Dogecoin's Creator Implies Institutional Money Could Turn Crypto Into ‘Wall Street 2.0’

John Vibes
  • The creator of Dogecoin is worried about traditional financial institutions corrupting crypto.
  • Will the future of crypto be decentralized peer-to-peer cash or Wall Street 2.0?

This week, Dogecoin creator Jackson Palmer made a few Twitter posts about the dangers of institutional money rushing into the cryptocurrency industry, saying that it could lead to the development of a "Wall Street 2.0."

The discussion was sparked when one of Palmer's followers asked why he was apprehensive about Bakkt, a cryptocurrency market that will soon be launched by the New York Stock Exchange. In response, Jackson tweeted:

Palmer went on to point out that 1% of wallets control more than 55% of all circulating bitcoin, and speculated that institutional investors will cause the supply to be even more centralzed. Jackson said.

"The institutionalization of cryptocurrency will heavily re-centralize both power structures and token distribution. So you can say goodbye to much of the original vision for the technology."

Wall Street and Crypto

After years of criticizing and dismissing blockchain technology and cryptocurrencies, banks, governments, and traditional financial organizations are beginning to take the technology seriously. Some high profile figures on Wall Street have even left their positions to run cryptocurrency firms of their own.

While the platforms that most cryptocurrencies run on are open source, Bank of America CEO Brian Moynihan recently claimed that the company has more patents than anyone else in the blockchain space. In an interview with Yahoo Finance at this year's World Economic Forum in Davos, Switzerland, Moynihan said, “We have more patents, I think, than almost anybody in blockchain.”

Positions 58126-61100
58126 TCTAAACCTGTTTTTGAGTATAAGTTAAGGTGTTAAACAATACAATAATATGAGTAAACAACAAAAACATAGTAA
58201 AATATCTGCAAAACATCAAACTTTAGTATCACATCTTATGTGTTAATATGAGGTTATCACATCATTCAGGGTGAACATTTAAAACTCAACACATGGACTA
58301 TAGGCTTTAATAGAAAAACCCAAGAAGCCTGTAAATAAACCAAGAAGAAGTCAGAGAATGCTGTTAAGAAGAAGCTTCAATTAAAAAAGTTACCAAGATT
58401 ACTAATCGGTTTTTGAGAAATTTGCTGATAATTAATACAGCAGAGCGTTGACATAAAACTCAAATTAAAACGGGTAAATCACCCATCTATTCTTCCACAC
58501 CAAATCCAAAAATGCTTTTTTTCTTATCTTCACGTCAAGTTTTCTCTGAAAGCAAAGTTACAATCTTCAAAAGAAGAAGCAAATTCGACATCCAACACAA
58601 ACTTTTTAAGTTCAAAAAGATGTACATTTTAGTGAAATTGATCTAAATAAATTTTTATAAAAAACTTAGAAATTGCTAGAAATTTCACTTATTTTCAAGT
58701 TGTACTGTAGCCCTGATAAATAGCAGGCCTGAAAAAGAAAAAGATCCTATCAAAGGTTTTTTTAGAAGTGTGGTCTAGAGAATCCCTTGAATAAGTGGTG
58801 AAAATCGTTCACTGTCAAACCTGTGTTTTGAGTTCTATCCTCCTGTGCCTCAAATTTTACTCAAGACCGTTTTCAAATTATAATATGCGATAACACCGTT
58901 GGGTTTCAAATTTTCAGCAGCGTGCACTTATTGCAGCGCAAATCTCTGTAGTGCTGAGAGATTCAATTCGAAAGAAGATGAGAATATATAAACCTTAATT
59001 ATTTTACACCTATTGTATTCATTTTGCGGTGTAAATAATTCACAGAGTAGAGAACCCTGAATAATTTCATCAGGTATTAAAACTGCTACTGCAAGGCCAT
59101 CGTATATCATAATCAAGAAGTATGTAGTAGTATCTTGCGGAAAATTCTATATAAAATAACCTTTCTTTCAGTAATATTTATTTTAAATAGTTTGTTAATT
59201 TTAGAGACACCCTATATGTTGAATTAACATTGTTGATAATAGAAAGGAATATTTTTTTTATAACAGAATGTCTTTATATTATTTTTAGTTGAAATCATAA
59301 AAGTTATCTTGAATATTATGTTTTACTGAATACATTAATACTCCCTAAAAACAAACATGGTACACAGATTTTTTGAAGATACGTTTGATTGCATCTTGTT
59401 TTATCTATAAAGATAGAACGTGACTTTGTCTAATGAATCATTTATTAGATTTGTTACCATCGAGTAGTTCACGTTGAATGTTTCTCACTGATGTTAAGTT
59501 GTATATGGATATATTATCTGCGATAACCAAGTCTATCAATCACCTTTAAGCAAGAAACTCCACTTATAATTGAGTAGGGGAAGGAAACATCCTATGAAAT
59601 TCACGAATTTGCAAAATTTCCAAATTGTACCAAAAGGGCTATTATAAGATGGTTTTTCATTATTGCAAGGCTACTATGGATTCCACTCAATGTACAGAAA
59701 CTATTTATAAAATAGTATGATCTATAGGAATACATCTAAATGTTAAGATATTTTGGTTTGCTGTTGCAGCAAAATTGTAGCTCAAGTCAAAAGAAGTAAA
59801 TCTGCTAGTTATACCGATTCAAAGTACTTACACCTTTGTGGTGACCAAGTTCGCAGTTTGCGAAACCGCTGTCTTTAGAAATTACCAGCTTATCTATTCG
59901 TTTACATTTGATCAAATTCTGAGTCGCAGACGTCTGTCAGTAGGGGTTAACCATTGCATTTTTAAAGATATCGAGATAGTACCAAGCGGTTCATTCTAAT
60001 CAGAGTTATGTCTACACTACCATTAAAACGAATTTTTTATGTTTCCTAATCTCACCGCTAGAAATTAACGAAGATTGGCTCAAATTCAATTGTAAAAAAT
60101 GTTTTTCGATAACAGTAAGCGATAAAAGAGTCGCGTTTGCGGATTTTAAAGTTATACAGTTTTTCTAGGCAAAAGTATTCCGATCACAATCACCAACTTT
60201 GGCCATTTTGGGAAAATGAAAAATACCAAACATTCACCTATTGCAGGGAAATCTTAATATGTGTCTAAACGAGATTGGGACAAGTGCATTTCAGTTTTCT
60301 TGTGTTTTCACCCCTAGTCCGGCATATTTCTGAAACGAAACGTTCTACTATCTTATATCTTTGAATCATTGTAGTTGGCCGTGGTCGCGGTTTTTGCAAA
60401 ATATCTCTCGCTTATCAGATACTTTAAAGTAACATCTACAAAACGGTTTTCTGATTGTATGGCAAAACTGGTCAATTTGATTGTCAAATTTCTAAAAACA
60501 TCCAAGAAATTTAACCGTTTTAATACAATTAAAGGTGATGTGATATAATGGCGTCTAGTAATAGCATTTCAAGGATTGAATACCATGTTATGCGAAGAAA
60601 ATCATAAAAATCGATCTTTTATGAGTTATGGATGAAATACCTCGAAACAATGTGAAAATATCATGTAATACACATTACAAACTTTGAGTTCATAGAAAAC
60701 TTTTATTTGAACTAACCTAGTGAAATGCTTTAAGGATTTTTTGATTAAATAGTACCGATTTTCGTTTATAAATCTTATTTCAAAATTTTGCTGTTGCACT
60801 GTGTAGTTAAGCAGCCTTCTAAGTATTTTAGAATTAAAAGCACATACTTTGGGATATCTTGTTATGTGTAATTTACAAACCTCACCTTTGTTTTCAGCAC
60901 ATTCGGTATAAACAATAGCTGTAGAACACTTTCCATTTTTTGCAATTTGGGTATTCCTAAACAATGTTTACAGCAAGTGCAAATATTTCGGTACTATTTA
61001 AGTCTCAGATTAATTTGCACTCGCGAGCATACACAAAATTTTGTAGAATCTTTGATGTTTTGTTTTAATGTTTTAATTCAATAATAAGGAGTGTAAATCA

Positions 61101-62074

Palmer's comments highlight a growing divide in the cryptocurrency community, regarding trust in traditional financial institutions. Many early adopters see cryptocurrency as an alternative, competitor, and eventual successor to Wall Street. In fact, many of these early adopters were initially drawn to the technology out of frustration and mistrust with the banking institutions that they blamed for the financial crash of 2008.

Meanwhile, investors seeking to cash in on cryptocurrency markets, tend to be discouraged by the "wild west" reputation that the industry has developed. These investors feel more comfortable with regulated exchanges and branded institutional platforms.